Buy this Article for $10.95

Have a coupon or promotional code? Enter it here:

When you buy this you'll get access to the ePub version, a downloadable PDF, and the ability to print the full article.

Keywords

care plans, decision support, standardized nursing terminologies, usability

 

Authors

  1. Keenan, Gail M.
  2. Lopez, Karen Dunn
  3. Yao, Yingwei
  4. Sousa, Vanessa E. C.
  5. Stifter, Janet
  6. Febretti, Alessandro
  7. Johnson, Andrew
  8. Wilkie, Diana J.

Abstract

Background: Clinical decision support (CDS) tools-with easily understood and actionable information, at the point of care-are needed to help registered nurses (RNs) make evidence-based decisions. Not clear are the optimal formats of CDS tools. Thorough, preclinical testing is desirable to avoid costly errors associated with premature implementation in electronic health records.

 

Objective: The aims of this study were to determine feasibility of the protocol designed to compare multiple CDS formats and evaluate effects of numeracy and graph literacy on RN adoption of best practices and care planning time in a simulated environment.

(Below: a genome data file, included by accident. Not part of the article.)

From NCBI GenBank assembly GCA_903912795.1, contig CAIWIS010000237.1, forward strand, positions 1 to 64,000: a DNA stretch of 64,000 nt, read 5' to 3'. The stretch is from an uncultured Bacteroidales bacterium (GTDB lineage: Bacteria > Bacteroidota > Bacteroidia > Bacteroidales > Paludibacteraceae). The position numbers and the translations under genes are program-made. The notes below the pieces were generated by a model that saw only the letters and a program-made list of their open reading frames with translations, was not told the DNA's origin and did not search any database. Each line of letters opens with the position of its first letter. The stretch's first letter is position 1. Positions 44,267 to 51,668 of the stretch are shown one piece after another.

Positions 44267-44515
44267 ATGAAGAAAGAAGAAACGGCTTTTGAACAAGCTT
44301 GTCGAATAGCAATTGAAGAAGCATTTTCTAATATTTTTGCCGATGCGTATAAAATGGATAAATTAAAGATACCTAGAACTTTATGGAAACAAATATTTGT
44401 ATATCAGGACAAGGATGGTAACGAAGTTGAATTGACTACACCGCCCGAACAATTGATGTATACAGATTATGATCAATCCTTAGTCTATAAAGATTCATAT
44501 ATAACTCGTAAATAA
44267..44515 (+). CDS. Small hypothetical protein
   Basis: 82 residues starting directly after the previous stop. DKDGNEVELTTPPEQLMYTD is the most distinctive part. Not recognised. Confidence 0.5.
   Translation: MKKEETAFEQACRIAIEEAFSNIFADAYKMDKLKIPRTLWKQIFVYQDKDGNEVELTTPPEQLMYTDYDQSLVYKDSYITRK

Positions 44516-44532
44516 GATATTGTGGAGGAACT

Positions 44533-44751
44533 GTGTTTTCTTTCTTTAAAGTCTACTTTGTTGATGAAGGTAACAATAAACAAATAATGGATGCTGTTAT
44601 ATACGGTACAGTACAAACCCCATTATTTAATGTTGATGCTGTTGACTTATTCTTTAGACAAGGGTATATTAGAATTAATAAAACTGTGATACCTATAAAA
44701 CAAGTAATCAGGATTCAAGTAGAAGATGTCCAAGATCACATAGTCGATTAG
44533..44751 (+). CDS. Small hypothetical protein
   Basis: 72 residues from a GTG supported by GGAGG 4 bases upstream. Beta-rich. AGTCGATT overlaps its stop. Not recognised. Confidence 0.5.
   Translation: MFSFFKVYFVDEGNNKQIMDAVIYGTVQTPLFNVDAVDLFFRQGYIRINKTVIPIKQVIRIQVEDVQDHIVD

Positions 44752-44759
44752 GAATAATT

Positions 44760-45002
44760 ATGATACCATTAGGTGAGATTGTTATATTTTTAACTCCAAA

Methods: In this pilot study, 60 RNs were randomly assigned to one of four CDS conditions (control, text, text + graph, and text + table) and asked to adjust the plan of care for two patient scenarios over three shifts. Fourteen best practices were identified for the two patients and sent as suggestions with evidence to the three CDS groups. Best practice adoption rates, care planning time, and their relationship to the RN's numeracy and graph literacy scores were assessed.

 

Results: CDS groups had a higher adoption rate of best practices (p < .001) across all shifts and decreased care planning time in shifts 2 (p = .01) and 3 (p = .02) compared with the control group. Higher numeracy and graph literacy were associated with shorter care planning times under text + table (p = .05) and text + graph (p = .01) conditions. No significant differences were found between the three CDS groups on adoption rate and care planning time.

 

Discussion: This pilot study shows the feasibility of our protocol. Findings show preliminary evidence that CDS improves the efficiency and effectiveness of care planning decisions and that the optimal format may depend on individual RN characteristics. We recommend a study with sufficient power to compare different CDS formats and assess the impact of potential covariates on adoption rates and care planning time.